University of Arkansas, Fayetteville – Alumni and alumnae
Found in 33 Collections and/or Records:
Scrapbook pages and photograph, circa 1896. 9 items.
Scrapbook pages containing 1896 Arkansas Industrial University (now the University of Arkansas) graduation program, senior class song (written by Ida G. Barr), views of Fayetteville and U of A campus, newspaper clippings. Photograph (7½ x 9 3/4" mounted on card) is of Old Main from the north, dated on reverse 1904-1906.
Materials include biographical data, correspondence, newspaper clippings, research materials, notes, primary and secondary source documents, manuscripts, memorabilia, photographs, and electronic data.
The Byroade collection is arranged in four series and consists of correspondence, newspaper clippings, slave bills of sale, Civil War papers, wedding and funeral memorabilia, school records, photographs, and business, financial, legal, and political papers.
Collection consists of an autograph book, a photograph, and biographical information, which was written by Duncan's great granddaughter, Judy Pratt.
Correspondence, papers, and photographs, 1831-1985. Materials in this collection pertain to the Futrall family as a whole, with a special emphasis on Annie Duke Futrall and particularly on John Clinton Futrall, President of the University of Arkansas from 1914-1939.
The collection contains various materials, including: programs for educational, musical, and dramatic productions; commencement and Alumni Association materials; a photograph and numerous postcards; and general materials, such as a freshman arm band and a pin-on button. These materials speak to campus life, society, and culture from the Jazz Age to World War II.
Material pertaining to the life of William J. Hamilton, Arkansas student, teacher, lawyer, and merchant, especially to his years as a student at Arkansas Industrial University, 1889-1894. The memoirs also relate, in part, to the history of Hartford, Arkansas, to Hamilton's daughter, Nell Lucille Hamilton Trotter, and to other members of the Hamilton-Gryder-York-Dean-Trotter families.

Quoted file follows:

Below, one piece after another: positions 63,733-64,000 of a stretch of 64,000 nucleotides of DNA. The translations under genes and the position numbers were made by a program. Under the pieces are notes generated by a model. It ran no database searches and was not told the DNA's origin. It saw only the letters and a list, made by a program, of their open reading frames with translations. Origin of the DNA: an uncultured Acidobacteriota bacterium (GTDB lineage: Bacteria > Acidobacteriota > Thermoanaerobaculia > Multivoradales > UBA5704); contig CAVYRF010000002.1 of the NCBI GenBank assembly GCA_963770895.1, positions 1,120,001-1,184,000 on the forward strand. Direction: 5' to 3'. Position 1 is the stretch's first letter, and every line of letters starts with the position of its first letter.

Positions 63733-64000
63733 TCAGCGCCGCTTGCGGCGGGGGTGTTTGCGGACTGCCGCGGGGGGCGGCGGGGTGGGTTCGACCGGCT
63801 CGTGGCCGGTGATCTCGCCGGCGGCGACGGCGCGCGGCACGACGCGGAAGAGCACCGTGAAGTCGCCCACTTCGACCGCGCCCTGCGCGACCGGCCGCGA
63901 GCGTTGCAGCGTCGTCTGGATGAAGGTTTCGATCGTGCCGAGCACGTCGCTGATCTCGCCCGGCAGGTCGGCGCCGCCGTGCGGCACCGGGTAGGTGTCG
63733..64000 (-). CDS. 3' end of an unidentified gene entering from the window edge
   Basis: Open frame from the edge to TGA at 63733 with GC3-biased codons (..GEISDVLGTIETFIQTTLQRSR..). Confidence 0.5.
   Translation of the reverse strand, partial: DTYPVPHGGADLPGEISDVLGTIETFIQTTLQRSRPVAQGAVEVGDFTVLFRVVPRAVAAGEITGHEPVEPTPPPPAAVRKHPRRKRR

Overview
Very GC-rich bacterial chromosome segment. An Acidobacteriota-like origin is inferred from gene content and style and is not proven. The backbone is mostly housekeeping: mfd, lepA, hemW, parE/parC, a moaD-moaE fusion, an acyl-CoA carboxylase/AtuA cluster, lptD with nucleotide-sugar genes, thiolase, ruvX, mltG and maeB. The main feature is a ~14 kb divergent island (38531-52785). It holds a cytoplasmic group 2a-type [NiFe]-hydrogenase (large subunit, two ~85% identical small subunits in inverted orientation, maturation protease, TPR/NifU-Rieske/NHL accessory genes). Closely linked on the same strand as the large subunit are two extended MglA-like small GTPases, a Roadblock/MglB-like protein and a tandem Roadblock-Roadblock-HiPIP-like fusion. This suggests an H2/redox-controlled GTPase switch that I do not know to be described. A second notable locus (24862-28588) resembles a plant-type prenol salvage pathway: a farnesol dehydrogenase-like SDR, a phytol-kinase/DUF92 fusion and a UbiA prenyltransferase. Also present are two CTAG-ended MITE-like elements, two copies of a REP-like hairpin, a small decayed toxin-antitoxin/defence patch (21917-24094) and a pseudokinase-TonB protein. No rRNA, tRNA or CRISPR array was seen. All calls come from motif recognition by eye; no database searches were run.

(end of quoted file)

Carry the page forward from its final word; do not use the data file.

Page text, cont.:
After Hancock graduated, he sent a drawing of the hog to coach Francis A. Schmidt, which is possibly the one in MC 1488, a sketch on tracing paper signed by the artist, inscribed "as ferocious as I can make him." It was loaned to the University Libraries by Miss Kate Davenport, who was employed for many years in University administration. Following her death, when no survivors could be located, it was decided to accession the drawing for preservation in Special Collections.
The Fannie Kelton Scrapbook is made from a printed textbook with items glued or laid in pertaining to Kelton's experiences at the University of Arkansas and to her life after she left college. The scrapbook contains invitations, announcements, programs, one letter, name cards, handwritten notes, postcards, admission tickets, receipts, lists of names, handwritten poems and prose, ribbons, newspaper clippings, and miscellaneous printed material.
This collection consists predominantly of photographs from Andrew Lucas as photographer and editor for the Arkansas Alumnus. The collection also contains correspondence, publications and papers collected by Lucas predominantly pertaining to University history.
The collection consists of ephemeral items collected as a UA student and alumnae.
The papers consist of literary manuscripts and printed material, including the preliminary draft of her book An Arkansas Childhood. A monograph Second Harvest, 1987, containing Mullen's short story "Dixon Street" was removed from the collection and placed in the library's holdings. All the manuscripts are typewritten with the exception of No. 1, which is in longhand.
This collection is comprised of correspondence, photographs, memorabilia, yearbooks, and research materials, including photocopies of original manuscript material in the University of Arkansas Libraries, Special Collections. The collection constitutes Frances Barton Nutt’s research on Carnall Hall, former residents and alumni, and her work on events, reunions, and scholarships. The collection also documents Fran and Hugh Nutt’s service to the University of Arkansas.
Autograph book with signed personal inscriptions collected by Ida Pace from Jan. 4, 1884, to May 15, 1886, from approximately 62 persons, 46 of whom were Arkansas Industrial University students.